- rs12700667 (risk allele A). This SNP is located on chromosome 7, on an inter-genic region. A previous Australian study linked it with moderate-to-severe endometriosis. The Nature Genetics study linked it with endo in general, as did a 2013 replication study.
- rs1537377 (risk allele C). This SNP is located on chromosome 9. The results of the Nature Genetics study were replicated in a 2015 study that confirmed the genome-wide significance of the SNP in conferring endometriosis risk.
- rs10859871 (risk allele C). This SNP is located on chromosome 12, near a gene called VEZT. VEZT is a gene that encodes for a specific protein involved in the joining of cells at the membrane, which makes sense given that endometriosis is a proliferative process. This particular SNP is widely accepted as the SNP with the strongest link to endometriosis, and the results of the Nature Genetics study have been replicated many times. The A,C genotype is associated with a 1.2x higher risk of endometriosis, and the C,C genotype is associated with a 1.4x higher risk of endometriosis.
Since then, much of the research has focused on confirming the results of this genome-wide meta-anaysis, rather than identifying novel susceptibility loci for endometriosis. However, in 2017, 23andme published a study of results collected from its customers that found five new loci associated with the development of endometriosis.
The “endo genes” 23andme identified were:
- rs1250241 (risk allele T). This SNP is located on chromosome 2, on a gene called FN1. FN1 codes for a protein called fibronectin, which is involved in cell adhesion. Certain types of fibronectin also prevent tumor growth and metastasis. This link makes sense since endometriosis is a proliferative process, and it has been surmised that genes regulating tumor growth may be defective in patients with endo.
- rs1971256 (risk allele C). This SNP is located on chromosome 6, on an inter-genic region involving the genes RMND1 and CCDC170. RMND1 plays a role in translating messenger RNA (mRNA) into the proteins of the mitochondrial ribosome, while CCDC170 is a relatively mysterious protein-encoding gene that has been linked to breast cancer in addition to endo.
- rs71575922 (risk allele G). This SNP is located on chromosome 6, on a gene called SYNE1. SYNE1 codes for a protein expressed in the skeletal and smooth muscle. This protein plays an especially important role in the brain, making its link to endo particularly interesting. It’s also worth noting that another 23andme study found a strong link between this gene and the development of uterine fibroids.
- rs74491657 (risk allele G). This SNP is located on chromosome 7, on an inter-genetic band of the chromosome called 7p12. Notably, 7p12 contains the gene EGFR. EGFR stands for epidermal growth factor receptor, the protein it encodes for. EGFR activates the processes of cell growth and division, making it a logical link to endometriosis.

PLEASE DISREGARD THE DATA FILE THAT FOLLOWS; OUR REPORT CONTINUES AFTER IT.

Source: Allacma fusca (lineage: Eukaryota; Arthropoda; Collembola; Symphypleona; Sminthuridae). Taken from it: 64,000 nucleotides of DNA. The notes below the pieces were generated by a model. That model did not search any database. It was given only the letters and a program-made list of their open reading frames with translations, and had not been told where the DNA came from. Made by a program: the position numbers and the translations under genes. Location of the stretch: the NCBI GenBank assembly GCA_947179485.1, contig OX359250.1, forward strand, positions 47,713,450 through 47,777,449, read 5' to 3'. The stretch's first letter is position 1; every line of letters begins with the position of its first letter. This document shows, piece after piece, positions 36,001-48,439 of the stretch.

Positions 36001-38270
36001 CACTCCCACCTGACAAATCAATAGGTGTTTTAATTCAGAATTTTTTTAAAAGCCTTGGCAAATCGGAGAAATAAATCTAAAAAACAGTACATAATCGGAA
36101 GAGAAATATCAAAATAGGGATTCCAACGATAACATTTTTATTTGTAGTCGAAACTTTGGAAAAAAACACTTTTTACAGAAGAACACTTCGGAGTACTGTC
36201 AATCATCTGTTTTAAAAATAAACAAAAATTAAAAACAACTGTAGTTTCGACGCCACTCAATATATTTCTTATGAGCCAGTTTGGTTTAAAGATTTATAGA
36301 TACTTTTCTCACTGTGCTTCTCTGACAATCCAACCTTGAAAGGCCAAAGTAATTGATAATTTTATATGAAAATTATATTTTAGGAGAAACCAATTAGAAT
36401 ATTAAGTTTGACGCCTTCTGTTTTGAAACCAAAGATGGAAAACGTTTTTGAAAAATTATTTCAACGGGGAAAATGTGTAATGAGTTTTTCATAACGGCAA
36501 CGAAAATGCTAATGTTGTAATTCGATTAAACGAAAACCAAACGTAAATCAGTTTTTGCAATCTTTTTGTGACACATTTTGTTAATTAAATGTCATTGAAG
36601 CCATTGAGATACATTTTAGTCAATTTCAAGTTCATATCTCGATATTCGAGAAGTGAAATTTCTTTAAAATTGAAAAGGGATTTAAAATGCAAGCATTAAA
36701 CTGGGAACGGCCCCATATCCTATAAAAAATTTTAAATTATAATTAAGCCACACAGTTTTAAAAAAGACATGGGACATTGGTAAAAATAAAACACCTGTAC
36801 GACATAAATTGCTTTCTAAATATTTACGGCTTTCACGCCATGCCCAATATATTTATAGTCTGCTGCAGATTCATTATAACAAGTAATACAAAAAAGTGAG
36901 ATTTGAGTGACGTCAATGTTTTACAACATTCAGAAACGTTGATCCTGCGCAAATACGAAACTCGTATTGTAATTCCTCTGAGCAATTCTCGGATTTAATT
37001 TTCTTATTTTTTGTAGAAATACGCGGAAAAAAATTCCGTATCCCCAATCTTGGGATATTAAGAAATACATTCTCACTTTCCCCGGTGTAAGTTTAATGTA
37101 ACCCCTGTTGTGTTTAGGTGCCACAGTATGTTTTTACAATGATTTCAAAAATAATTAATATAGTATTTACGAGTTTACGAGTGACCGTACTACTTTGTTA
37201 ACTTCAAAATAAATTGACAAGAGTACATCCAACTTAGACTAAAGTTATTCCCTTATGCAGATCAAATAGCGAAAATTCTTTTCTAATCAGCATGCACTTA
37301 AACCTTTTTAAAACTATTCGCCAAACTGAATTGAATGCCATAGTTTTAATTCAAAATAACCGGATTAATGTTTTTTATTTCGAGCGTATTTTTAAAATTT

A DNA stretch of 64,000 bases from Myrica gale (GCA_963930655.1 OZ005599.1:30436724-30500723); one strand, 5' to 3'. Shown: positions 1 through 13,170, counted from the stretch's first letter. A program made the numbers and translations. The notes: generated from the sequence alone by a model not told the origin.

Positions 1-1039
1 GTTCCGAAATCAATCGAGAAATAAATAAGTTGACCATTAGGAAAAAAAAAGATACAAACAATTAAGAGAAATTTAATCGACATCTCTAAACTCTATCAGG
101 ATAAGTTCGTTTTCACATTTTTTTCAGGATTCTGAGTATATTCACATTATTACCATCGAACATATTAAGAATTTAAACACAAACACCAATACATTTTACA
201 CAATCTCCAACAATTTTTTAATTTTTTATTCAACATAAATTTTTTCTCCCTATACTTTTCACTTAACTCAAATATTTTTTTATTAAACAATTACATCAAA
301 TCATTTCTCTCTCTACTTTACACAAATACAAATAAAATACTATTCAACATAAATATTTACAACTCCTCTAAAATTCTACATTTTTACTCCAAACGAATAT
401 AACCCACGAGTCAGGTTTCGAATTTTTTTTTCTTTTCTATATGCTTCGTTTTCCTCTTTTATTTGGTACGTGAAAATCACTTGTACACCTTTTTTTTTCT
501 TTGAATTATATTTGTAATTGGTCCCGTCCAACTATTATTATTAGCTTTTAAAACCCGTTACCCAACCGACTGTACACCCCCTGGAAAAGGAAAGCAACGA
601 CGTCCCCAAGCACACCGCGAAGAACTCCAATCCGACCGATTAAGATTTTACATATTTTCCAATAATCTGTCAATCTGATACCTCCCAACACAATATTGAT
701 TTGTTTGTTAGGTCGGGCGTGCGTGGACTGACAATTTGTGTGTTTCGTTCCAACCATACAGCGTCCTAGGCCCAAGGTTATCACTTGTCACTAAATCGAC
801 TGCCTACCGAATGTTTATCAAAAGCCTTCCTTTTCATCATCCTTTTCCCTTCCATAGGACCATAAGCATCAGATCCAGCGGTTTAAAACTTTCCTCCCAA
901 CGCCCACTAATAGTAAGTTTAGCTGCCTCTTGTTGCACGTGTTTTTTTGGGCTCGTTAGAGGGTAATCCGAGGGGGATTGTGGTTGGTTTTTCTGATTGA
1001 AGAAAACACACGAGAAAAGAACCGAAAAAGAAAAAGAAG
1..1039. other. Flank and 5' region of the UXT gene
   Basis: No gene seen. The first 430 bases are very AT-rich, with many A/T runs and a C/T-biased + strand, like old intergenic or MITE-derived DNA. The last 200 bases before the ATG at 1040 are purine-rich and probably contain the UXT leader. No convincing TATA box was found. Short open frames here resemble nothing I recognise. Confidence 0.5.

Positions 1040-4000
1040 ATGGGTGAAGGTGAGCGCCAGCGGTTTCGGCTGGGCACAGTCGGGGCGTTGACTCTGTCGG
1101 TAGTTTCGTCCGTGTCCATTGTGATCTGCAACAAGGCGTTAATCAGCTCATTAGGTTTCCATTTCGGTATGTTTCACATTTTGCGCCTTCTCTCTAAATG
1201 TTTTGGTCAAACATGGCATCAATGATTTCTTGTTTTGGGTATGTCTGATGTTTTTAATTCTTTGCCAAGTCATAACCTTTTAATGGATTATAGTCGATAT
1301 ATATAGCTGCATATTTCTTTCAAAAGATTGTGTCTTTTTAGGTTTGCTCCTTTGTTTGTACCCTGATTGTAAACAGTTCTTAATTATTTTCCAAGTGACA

- rs74485684 (risk allele T). This SNP is located on chromosome 11, near a gene called FSHB. FSHB codes for a component of follicle stimulating hormone (FSH), which plays an important role in regulating the menstrual cycle and reproductive organs. Appropriately, this SNP has also been linked to heavy menstrual flow.
What’s My Genotype?
The only definitive way to figure out your genotype is to have testing performed by a genetic counselor — but since these SNPs are correlational, not causational, for endometriosis, most doctors probably won’t suggest genetic counseling for endo.
If you are curious about your genetic risk for endometriosis, you can always take a direct-to-consumer DNA test like 23andme or Ancestry DNA. Personally, I took 23andme’s Ancestry test and skipped the Health test because it was so expensive. Instead, I downloaded the raw DNA file from 23andme and uploaded it to Promethease.
Promethease is a literature retrieval service — meaning that it won’t interpret your DNA or put you in touch with genetic counseling, but it will show you the conditions your DNA is linked to and studies that support those links. You pay $12 one time and receive lifelong access to your report, which I think is worth it.
Once you’re in Promethease, you can use the search function to type in the endometriosis SNPs above. Then, you’ll want to look at your genotype to see if you have a risk allele for endometriosis. Let me show you an example from my DNA report:
As you can see, I searched for rs10859871, the SNP most closely linked to endometriosis risk. My genotype is A,C. The risk allele is C, so my risk of endometriosis is 1.2x higher than average. However, combined with other genes that increase my risk, my overall risk of endometriosis may be much higher than this. That’s why it’s important to review more than one SNP to get a clear picture of your endo risk.
When using Promethease, I recommend completely disregarding the additional information, such as the “repute” of the gene or the SNP wiki entry it generates. Because anyone can edit the SNP wiki, it can contain a lot of misleading information — such as the retrograde menstruation theory you see above, which has since been disproven! Instead, I recommend you click on “more info” and carefully review the supporting studies linked in the wiki entry for the most accurate scientific information.
By reviewing my raw DNA, I found out that I have six genetic risk factors for endometriosis, not including the new ones discovered by 23andme. While it’s important to keep in mind that consumer DNA tests like 23andme are flawed, and that having these genes doesn’t guarantee you have endo, I think it’s incredibly fascinating to see how something as intangible as our DNA so strongly influences our reality.